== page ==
Bringing forward a plan for recovery, and finding imaginative ways to fund the investment and job-creation is the priority, the only priority.  It  will be very difficult: actually, it will be tough.  But we are a  resourceful nation, and have a financial sector that is adept at creating new financial products.  Billions are fed into monetary easing, and there must be a way to use that to energise the economy rather than bloat the banks.  Simple initial measures could help.  Reinstate Educational Maintenance Awards.  Stop cuts to local government.  Support plans for improving the transport infrastructure in London and elsewhere.  Reduce VAT to shore up the standard of living of (sigh) hard-working families at a time when incomes are falling, and predicted to fall further.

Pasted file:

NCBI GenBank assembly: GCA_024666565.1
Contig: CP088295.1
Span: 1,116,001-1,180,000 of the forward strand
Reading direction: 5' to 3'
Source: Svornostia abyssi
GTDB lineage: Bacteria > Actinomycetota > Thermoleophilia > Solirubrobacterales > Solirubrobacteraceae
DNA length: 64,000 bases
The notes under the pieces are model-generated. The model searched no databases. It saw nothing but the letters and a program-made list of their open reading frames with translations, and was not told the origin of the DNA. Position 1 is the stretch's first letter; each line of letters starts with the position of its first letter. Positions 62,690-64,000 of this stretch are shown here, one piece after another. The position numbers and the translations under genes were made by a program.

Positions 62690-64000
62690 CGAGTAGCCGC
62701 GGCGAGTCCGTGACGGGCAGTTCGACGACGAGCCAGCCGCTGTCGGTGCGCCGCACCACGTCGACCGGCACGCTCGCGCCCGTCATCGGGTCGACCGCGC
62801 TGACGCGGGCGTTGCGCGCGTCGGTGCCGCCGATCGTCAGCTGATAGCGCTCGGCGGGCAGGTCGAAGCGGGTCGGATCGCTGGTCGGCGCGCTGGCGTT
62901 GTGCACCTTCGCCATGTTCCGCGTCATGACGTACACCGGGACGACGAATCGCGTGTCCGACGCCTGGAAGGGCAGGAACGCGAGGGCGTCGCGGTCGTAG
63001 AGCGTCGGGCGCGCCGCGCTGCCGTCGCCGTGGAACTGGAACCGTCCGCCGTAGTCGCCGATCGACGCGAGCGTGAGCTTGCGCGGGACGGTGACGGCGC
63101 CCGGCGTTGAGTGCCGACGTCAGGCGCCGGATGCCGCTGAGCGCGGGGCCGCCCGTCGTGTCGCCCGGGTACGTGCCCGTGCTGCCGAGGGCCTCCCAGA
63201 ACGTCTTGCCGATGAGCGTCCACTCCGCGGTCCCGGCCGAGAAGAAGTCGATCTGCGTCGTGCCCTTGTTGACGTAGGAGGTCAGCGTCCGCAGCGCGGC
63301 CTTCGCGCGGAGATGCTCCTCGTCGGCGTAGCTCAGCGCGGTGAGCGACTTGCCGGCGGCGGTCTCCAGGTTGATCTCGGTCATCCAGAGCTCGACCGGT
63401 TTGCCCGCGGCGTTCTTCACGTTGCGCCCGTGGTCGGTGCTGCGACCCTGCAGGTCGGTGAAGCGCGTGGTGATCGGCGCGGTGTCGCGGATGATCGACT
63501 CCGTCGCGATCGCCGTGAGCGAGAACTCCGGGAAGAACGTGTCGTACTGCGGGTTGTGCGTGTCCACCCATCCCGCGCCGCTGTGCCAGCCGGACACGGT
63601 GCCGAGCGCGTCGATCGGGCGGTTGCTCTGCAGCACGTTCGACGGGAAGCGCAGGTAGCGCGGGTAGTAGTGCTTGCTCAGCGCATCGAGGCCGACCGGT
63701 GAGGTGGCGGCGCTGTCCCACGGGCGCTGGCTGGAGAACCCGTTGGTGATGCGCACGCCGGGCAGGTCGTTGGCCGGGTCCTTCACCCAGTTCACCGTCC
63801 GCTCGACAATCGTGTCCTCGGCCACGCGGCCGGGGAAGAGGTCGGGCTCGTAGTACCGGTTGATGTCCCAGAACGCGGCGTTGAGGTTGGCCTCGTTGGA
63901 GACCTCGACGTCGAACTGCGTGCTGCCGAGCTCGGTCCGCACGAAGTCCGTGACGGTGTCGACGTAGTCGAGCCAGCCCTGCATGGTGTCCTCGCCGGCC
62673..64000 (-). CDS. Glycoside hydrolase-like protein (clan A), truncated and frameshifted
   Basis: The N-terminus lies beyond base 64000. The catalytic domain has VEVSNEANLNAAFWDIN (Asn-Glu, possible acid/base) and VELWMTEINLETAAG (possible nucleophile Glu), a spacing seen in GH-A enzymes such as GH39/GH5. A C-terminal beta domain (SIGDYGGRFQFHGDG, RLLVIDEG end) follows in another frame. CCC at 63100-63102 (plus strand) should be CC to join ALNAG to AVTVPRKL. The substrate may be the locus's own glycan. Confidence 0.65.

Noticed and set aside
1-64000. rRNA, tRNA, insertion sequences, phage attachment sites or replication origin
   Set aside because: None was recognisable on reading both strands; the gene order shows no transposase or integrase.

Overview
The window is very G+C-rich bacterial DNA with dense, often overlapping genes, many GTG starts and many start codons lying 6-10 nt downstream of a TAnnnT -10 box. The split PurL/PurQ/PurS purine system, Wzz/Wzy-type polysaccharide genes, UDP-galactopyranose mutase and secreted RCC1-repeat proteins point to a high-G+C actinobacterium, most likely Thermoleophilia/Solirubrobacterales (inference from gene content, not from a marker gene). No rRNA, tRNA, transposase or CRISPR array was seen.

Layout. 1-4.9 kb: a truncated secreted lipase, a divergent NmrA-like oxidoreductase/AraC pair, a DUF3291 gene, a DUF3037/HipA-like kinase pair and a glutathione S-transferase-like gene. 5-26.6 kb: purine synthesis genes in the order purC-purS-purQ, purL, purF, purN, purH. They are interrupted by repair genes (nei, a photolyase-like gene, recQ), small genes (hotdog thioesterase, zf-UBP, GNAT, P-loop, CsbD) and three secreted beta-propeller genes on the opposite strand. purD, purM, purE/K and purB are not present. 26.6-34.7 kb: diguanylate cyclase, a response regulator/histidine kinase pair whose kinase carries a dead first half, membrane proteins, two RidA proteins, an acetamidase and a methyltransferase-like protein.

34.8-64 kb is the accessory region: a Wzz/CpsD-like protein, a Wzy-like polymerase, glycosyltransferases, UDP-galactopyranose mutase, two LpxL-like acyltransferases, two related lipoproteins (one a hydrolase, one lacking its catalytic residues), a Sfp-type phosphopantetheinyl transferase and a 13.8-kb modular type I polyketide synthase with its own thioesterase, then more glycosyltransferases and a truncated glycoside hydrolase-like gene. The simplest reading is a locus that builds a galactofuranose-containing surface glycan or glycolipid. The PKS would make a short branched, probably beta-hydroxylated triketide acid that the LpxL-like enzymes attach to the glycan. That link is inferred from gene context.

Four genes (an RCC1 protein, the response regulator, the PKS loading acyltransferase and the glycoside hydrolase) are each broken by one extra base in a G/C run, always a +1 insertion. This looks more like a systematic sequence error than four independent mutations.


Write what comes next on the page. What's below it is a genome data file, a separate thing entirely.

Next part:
I write to the Times regularly, and get published pretty often.  But no letter deviating from the austerity norm is permitted.  It would be nice, if far-fetched, to think of someone having a word with the editor to see if an article by somebody decent – Krugman would do – could be commissioned to counter the flood of nonsense we have to read on the other side.

Redundant language

This is me saving the English language again. The lone crusader.

A friend asks why we use the phrase ‘temper tantrum’: what other sort of tantrum, is there, he asks.  Then I hear another query about people who have a ‘new baby’. Again, what other sort is there ?

Can we start a collection of verbal redundancies ?